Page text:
Paper money could not be issued in the colonies due to the Currency Act of 1764. To make sure the colonists understood they had to obey these laws, the Declaratory Act was passed. In a reaction to the Boston Tea Party rebellion, the Intolerable Acts were passed. One of these was the Quartering Act of 1765 that made people provide food and housing to British troops; this was very unpopular because families were afraid of having soldiers in their homes since the Boston Massacre four years earlier. Others included the Administration of Justin Act which allowed royal officials to be returned to Britain for trials, the Boston Port Act which closed the Boston port until the tea destroyed by the Boston Tea Party was repaid, and the Quebec Act which pushed British territory into Canada.
Acts of Parliament that influenced taxes included: 1) the Navigation Act of 1733 (also known as the Molasses Act) which put high taxes on sugar, 2) the Sugar Act in 1764 that taxed molasses and sugar, raising the cost of rum made in New England, 3) the Stamp Act in 1765 raised prices on pamphlets, newspapers, and legal papers but the reaction by the colonists was so violent it was repealed in 1766, 4) in 1767, the Townshend Acts taxed many items imported by colonists including paper, tea, glass, paints, and lead.
AMERICAN POLITICAL ACTIONS
While the violence that finally happened when Americans is another cause of the American Revolution, the move toward self-governing was the final incentive for independence. After the Intolerable Acts were passed, delegates from 12 of the 13 colonies (Georgia did not attend) held a session in September 1774 that resulted in sending a declaration to England discussing their rights (Foner, p.195-6).
The group of men in the session became the First Continental Congress. The group met again in 1775, becoming the government of the colonies. After the Olive Branch Petition was sent to King George, he told them they would all hand for treason. This was the final spark that would lead to the Declaration of Independence and brought about the Revolutionary War.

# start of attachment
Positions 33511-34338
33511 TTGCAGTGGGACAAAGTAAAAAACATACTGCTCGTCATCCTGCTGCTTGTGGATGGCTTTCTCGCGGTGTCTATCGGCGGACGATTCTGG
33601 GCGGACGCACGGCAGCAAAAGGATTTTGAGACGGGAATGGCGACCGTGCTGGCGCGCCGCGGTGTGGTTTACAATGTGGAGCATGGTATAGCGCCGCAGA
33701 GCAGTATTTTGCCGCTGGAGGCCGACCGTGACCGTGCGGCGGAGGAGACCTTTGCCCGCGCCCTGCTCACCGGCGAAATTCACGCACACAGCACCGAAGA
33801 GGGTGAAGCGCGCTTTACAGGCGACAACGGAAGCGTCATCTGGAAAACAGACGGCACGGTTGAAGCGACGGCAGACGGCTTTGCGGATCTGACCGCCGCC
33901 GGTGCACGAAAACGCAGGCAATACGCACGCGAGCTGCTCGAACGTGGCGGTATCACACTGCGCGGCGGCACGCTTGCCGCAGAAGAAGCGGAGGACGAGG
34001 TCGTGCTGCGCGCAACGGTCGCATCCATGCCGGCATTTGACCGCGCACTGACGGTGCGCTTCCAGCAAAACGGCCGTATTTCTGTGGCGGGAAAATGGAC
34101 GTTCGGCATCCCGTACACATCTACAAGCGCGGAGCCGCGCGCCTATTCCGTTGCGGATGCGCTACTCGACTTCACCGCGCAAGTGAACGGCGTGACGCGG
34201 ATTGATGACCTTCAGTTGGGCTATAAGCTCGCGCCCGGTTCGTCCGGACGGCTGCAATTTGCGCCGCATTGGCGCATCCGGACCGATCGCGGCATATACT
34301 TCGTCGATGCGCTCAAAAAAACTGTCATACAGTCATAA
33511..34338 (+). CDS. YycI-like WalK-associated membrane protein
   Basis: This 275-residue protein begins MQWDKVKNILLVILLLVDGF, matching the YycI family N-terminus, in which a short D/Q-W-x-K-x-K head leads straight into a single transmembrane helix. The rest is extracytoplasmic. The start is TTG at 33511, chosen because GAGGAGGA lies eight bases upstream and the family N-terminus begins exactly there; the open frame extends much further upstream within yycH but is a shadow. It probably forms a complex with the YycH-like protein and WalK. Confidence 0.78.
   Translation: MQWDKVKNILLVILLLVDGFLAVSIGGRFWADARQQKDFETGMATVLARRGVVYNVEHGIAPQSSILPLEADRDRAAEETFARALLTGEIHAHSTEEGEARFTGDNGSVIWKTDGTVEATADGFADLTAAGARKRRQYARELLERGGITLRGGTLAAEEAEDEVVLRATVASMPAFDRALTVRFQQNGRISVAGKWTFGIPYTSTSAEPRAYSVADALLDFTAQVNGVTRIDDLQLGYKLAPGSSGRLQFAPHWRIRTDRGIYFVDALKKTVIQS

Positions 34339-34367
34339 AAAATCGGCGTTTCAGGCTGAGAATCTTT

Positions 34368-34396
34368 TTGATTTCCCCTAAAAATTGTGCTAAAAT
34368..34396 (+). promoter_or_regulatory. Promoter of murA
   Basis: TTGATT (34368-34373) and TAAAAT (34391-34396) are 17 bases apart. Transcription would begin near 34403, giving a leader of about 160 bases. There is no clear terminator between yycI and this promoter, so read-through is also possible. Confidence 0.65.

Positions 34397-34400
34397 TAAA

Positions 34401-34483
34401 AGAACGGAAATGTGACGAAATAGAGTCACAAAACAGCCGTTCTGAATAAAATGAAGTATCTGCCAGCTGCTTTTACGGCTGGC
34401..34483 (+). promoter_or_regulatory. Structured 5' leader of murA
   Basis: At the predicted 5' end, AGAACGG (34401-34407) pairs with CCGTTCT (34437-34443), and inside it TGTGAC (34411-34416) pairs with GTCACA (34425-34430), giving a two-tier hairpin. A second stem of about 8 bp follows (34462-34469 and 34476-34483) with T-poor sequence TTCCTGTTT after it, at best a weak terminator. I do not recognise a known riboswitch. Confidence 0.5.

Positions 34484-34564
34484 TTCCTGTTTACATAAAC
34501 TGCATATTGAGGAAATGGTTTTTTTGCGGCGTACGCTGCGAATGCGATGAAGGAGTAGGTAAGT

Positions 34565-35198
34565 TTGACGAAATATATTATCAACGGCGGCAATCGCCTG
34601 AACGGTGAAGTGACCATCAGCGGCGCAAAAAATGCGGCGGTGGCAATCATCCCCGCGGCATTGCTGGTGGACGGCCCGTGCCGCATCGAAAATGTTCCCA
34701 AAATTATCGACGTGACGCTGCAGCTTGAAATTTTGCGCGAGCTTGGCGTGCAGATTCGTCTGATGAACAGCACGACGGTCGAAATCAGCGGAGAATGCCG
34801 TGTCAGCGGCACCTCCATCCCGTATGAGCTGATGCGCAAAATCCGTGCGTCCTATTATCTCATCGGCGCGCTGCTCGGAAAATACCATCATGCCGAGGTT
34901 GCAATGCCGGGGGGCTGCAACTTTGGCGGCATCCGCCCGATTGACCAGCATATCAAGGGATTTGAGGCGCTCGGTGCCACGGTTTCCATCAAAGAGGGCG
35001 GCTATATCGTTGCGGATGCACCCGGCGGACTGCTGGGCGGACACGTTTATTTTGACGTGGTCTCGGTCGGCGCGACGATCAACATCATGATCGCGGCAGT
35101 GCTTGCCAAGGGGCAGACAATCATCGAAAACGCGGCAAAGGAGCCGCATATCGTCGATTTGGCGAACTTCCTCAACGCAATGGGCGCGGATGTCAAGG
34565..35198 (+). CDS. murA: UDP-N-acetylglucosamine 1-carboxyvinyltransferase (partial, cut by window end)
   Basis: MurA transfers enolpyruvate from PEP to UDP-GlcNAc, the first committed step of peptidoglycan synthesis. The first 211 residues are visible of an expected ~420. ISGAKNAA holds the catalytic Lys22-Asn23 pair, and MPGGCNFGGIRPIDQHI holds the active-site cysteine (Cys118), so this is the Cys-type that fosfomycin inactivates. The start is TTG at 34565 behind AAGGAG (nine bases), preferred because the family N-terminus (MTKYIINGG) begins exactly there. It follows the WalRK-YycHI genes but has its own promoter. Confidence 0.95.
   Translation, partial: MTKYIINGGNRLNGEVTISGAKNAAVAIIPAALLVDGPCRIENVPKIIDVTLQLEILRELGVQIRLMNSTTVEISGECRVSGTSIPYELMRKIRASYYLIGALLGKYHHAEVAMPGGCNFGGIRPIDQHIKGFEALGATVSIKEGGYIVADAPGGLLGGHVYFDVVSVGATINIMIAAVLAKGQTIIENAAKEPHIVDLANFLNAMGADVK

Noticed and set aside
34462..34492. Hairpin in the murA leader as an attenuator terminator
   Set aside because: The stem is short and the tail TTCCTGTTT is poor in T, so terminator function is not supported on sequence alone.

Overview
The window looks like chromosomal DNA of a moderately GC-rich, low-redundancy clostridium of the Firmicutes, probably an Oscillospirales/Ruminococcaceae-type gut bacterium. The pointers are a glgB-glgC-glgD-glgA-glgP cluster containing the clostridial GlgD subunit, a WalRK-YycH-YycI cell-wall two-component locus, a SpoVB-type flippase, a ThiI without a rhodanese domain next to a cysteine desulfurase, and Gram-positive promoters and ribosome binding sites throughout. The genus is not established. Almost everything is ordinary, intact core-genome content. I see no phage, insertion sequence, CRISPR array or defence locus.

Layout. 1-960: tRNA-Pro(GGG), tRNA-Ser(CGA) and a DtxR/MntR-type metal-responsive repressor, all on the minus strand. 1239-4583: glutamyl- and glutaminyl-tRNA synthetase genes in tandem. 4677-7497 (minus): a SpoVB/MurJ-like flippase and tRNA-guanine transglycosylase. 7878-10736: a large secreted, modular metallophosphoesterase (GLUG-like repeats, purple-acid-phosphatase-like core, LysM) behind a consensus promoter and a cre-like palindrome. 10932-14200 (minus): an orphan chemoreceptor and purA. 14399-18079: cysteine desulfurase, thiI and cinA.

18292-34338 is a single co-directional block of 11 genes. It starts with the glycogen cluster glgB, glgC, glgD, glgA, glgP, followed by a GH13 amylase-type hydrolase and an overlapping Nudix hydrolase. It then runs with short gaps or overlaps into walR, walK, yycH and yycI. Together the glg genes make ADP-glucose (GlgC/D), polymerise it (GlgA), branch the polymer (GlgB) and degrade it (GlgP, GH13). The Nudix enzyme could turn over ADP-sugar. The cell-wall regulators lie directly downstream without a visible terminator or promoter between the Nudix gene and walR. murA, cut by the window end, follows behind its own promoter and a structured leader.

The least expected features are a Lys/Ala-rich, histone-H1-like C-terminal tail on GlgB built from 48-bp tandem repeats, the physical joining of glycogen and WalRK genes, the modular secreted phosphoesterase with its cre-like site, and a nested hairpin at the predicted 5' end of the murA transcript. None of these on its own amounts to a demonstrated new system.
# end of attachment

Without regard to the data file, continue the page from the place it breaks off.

THE REVOLUTIONARY WAR
In order to fight a decisive battle against the British, John Adams created the Model Treaty protecting trade and shipping rights in return for having the French as an ally in 1778 (History.state.gov). Although the British surrendered at Yorktown, the war was not finished until the Treaty of Paris in 1783 involving Great Britain, Spain, and France. This treaty defined the boundaries of the new country, and the United States of America received full independence.
The Revolutionary War visibly moved to the southern area of the conflict in 1778 where the British thought to use the poor relationships between small farmers and wealthy landowners (Foner p.210, p.212). The Congress was out of money and troops went months without pay. Loyalists still remaining in the colonies joined with British troops in disrupting trade and agriculture in order to negatively influence the economy. However, the harsh treatment of civilians turned the citizens against them and, combined with guerrilla tactics, turned the direction of the war toward victory for the Americans.
Digitalhistory.uh.edu. “Digital History”. N.p., 2015. Web. 14 June 2015.
Foner, Eric. Give Me Liberty!. New York: W.W. Norton, 2012. Print.
Mass.: Blackwell Publishers, 2004. Print.
Historymatters.gmu.edu. “The Great Awakening Comes to Weathersfield, Connecticut:
Nathan Cole's Spiritual Travels”. N.p., 2015. Web. 14 June 2015.
History.state.gov. 2015. “1776–1783 - Milestones - Office of The Historian”.